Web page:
“Kyrgyzstan now has an opportunity to correct this injustice, restoring both Mr. Askarov’s rights and its national human rights record in this regard,” ODIHR director Michael Georg Link said in a statement. “Freeing him will also send a strong signal to law enforcement and judicial actors in Kyrgyzstan that the rule of law must be upheld equally for all citizens.”
The Supreme Court said in a statement that the UN Human Rights Committee’s complaint created grounds, under Article 41 of the constitution, for Askarov to lodge a fresh appeal.
Kazakh, Kyrgyz, and Russian officers take place in the opening ceremony, in Tajikistan, for the CSTO joint exercises "Poisk 2016" (photo: CSTO)
Russia and several of its allies have wrapped up their first-ever joint military reconnaissance exercises in Tajikistan where they "eliminated" a make-believe ISIS commander who was plotting to seize power in Central Asia.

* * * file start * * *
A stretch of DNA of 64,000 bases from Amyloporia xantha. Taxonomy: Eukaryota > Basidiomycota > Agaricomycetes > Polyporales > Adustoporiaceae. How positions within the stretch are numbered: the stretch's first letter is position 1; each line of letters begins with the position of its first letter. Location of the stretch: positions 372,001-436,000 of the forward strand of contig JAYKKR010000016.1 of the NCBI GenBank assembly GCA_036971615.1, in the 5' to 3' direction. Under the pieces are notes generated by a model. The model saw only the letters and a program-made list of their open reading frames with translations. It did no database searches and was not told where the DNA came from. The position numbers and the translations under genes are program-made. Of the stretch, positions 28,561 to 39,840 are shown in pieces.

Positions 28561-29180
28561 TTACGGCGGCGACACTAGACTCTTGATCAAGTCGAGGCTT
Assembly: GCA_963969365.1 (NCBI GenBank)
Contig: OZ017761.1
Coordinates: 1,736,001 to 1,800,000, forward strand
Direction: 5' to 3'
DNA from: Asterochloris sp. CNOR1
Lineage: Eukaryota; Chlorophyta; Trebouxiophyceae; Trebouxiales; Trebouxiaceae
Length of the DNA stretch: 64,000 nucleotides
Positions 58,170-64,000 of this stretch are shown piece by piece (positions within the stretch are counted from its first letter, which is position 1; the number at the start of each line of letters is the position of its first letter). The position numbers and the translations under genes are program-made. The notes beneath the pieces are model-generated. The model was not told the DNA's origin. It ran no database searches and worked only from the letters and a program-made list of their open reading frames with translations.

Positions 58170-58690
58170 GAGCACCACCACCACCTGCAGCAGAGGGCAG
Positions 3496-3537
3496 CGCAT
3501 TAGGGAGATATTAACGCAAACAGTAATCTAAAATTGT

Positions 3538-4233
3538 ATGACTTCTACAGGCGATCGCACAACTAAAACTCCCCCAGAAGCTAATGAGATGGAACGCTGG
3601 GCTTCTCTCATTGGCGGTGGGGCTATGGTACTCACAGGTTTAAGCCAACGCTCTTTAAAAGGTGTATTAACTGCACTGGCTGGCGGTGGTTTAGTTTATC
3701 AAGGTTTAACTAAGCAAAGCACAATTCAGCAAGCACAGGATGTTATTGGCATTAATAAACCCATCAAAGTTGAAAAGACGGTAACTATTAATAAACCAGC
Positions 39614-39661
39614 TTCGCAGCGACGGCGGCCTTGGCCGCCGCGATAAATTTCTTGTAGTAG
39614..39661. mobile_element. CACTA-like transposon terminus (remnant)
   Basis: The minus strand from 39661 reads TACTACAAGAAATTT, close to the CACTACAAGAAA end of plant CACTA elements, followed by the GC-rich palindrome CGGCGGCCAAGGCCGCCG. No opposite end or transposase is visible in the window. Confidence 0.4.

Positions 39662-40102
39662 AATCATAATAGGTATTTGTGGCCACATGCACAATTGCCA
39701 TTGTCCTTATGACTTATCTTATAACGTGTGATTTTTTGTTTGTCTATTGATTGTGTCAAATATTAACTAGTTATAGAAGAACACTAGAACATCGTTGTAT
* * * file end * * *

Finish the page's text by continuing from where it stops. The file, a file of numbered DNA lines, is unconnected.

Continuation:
The exercises took place in Tajikistan's Romit Gorge, where -- incidentally -- Tajikistan security forces last year killed a rogue general who had mutinied and whom Dushanbe (unconvincingly) claimed was part of ISIS. They involved 1,500 military intelligence officers from Russia and its allies in the Collective Security Treaty Organization -- Armenia, Belarus, Kazakhstan, Kyrgyzstan, and Tajikistan.
The primary purpose of the exercise seemed to be to work out joint operations of the CSTO countries' reconnaissance units and equipment (i.e. the forces that allow armed forces to locate and target enemy units). In one phase, for example, helicopter crews dropped paratroopers close to enemy formations and cut off their lines of communication. In another, they used their electronic reconnaissance equipment to target enemy communications points.